Category Archives: Fretboard knowledge and Warm up exercises

Little finger exercise

Hi all,

Thanks for reading my blogs so far.

On top of my blog about having a good warm up exercise, it’s also important to have one to develop your little finger strength.

Many people seem to neglect their little finger, but if you want to become an accomplished guitarist you need to take advantage of all your fretting fingers.

Have a go at the below exercise where you’ll use just your 3rd and 4th fingers only. The pattern is in groups of 3 and you can see it’s been displayed ‘ascending’ (going up in pitch) and also ‘descending’ (going down in pitch)

The one descending is where you start with your little finger and the one ascending you start with the 3rd.

You should find that this helps massively – think of it as a finger gym exercise for the guitar. (If you want a larger picture click on the picture above)


You can find me tweet regularly on all things guitar @jsmusicschool on twitter

Many thanks

James Schofield


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Learning your notes on the fretboard

Hi there,

So we’ve covered CAGED chords, a bit of strumming and theory so far.

Now this is all well and good but it’s important for everything to sink in that you know your notes on the fretboard to find your way around.

You’ll be shown how to learn the notes on the neck in the most constructive way using Octave shapes.

Here is a picture of the fretboard – notice how there are 2 names for the same notes i.e. A# and Bb – these are called ‘enharmonic notes’

Most music is organized into keys and some keys will have sharps (#) and some keys will have flats (b) so it depends on what key your in to determine what you call it.

As you can see from the diagram a lot of notes appear quite a few times. These are the same notes but sound slightly higher or lower as they resonate at different frequencies. These are your octaves.

Now I’ve come up with a system so that you can learn every single note by jumping from one octave shape to the next:

What we’ve done here is go from the 1st fret on the E (1st) string, down to the 6th string and followed these 6 octave shapes.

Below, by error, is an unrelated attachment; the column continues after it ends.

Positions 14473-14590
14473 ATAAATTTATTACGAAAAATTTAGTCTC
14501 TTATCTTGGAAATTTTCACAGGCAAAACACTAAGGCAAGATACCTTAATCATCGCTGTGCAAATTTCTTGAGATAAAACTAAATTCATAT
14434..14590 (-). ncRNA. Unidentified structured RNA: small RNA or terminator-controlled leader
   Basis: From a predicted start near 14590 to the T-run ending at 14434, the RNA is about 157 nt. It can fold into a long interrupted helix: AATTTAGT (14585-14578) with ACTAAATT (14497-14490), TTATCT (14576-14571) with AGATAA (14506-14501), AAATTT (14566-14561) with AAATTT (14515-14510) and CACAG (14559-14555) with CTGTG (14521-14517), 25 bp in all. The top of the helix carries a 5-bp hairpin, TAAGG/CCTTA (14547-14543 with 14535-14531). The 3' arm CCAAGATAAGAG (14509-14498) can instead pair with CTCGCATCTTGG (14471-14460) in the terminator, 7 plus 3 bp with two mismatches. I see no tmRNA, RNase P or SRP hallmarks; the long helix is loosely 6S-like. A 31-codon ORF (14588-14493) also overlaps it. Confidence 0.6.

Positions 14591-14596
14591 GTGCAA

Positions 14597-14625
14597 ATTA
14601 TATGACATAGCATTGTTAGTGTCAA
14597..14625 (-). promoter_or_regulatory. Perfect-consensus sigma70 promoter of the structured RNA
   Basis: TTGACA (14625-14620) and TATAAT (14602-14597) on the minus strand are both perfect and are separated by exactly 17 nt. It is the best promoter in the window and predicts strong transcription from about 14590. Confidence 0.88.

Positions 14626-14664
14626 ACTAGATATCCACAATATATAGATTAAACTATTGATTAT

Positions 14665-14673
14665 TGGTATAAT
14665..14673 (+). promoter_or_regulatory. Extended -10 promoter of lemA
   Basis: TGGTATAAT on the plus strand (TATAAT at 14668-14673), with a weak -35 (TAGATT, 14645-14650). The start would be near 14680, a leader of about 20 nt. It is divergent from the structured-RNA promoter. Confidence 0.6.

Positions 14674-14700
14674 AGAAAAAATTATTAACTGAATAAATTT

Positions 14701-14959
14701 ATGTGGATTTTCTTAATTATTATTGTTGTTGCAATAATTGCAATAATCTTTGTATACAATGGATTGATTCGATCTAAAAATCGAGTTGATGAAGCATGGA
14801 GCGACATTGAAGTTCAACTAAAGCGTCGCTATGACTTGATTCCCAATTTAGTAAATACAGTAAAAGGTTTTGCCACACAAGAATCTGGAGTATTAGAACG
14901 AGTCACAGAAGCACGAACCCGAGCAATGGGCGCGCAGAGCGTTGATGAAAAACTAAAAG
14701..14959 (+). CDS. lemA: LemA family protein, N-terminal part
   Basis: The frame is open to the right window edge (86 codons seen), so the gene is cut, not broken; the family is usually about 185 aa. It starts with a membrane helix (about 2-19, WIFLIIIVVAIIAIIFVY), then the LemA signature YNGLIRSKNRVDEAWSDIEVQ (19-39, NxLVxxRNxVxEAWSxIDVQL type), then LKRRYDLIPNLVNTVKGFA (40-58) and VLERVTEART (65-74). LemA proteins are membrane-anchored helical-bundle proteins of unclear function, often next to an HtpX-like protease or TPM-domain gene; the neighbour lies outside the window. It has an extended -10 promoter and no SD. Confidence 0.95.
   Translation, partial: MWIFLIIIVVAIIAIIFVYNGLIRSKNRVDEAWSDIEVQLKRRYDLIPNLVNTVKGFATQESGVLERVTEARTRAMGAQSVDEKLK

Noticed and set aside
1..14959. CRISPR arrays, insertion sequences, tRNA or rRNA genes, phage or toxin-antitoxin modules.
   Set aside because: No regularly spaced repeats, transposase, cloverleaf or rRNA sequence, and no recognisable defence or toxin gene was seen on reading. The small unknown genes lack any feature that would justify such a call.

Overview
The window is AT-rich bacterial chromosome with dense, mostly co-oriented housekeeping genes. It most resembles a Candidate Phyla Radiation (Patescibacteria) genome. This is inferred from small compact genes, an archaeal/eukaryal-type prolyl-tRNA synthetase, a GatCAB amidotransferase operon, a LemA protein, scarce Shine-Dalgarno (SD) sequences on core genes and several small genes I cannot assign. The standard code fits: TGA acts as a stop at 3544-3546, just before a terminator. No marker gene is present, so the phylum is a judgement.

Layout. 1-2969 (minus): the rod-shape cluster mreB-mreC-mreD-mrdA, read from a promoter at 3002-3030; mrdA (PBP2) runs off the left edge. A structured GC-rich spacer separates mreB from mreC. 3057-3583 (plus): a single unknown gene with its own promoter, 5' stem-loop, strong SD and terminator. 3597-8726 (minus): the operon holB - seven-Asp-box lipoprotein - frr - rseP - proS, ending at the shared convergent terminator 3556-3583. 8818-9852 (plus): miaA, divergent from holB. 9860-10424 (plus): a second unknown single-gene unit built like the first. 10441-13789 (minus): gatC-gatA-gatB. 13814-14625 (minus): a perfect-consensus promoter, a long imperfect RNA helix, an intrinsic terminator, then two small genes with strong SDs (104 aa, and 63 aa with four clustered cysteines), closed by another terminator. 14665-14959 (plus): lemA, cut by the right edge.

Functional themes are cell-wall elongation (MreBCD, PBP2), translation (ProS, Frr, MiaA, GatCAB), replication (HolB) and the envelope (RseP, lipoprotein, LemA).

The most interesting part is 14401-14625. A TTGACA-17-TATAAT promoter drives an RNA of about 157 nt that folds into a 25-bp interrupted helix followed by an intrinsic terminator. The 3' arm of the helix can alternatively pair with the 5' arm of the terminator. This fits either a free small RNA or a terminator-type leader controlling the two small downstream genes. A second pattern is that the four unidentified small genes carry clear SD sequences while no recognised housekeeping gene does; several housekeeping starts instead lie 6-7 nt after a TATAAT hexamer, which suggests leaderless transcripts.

Depending what note’s you want to practice will determine what color octave to choose. Let’s take C for example:

So as the first C on the neck was on the B string we chose the orange shape octave to go down to the A string.

They always follow in order, it just depends on what string your first note is. Let’s take one more, D :

So as you can see Orange always follows on from green, brown after yellow, it just depends on which notes you’re practicing.

One of the issues with most beginners is when they want to work out a different chord or where to start a scale, their knowledge of the neck slows them down.

After practicing this regular you should be able to pick any note at random then play all of them on the neck in about 10 seconds.

Many thanks for reading and hope you found it useful.

rock n roll

For other tips you can find me @jsmusicschool on twitter

James Schofield


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Guitar Teaching : Step 1 – Technical – Warm up exercises

In my first blog you were shown how Jsmusicschool operates in terms of what it takes to become a great all round musician in the most structured way. I will now go on to explain why all the technical aspects of your guitar study are important for progression.

Warm up exercises:

At college and university it was stressed many times to integrate some warm up exercises into your practice schedule.

The reason for this is it will improve your technique and dexterity massively. Warming up with a metronome is really important as timing is essential and you can also push yourself.

Warm up exercises will also be instrumetal in developing your alternative picking for your scales/arpeggios. The A chromatic scale is a great one to use

– start on the 5th fret low E string and play 5,6,7,8, then cross to the A string and go 4,5,6,7, then on the D 3,4,5,6, then G string 2,3,4,5, B string, 2, 3, 4, 5, then go 1,2,3,4 high E string.

(going down,up,down up with the right hand for every note)

That was ‘ascending’ as in going up in pitch

You can then go ‘descending’ by going down in pitch.

Once you are on the 4th fret high e string, slide your little finger up then go 5,4,3,2 on the same string, then 6,5,4,3 (B), 6,5,4,3 (G), 7,6,5,4 (D), 8,7,6,5 (A), 9,8,7,6 then slide down your first finger to finish off on the fret you originally started with (5th)

With your metronome start off playing 1 note per beat (crotchets) at a tempo of 70bpm (4 beats to the bar). Once you get comfortable at that speed increase the speed in 10bpm increments.

Once you’ve got it up to 110bpm go back to 70bpm and play quavers (1note every half a beat – count this as 1 + 2 + 3 + 4 + – so 8 in a bar)

Apply the same process and get comfortable with that at 110bpm.

Then play the pattern using semi-quavers (1note every quarter of a beat – count this as 1e+a, 2e+a, 3e+a, 4e+a – so 16 in a bar)

With your fretting hand ensure that you use all 4 fingers for each of the 4 notes on every string.

So ascending you start with your 1st finger, then descending start with your little finger

If you do this for 5-10 minutes a day you’ll notice the improvement and you’ll find it’ll help all the other aspects of your playing.

Many thanks for reading and i’ll be explaining how useful the CAGED chord system is on the next blog.

You can also find me on twitter – @jsmusicschool



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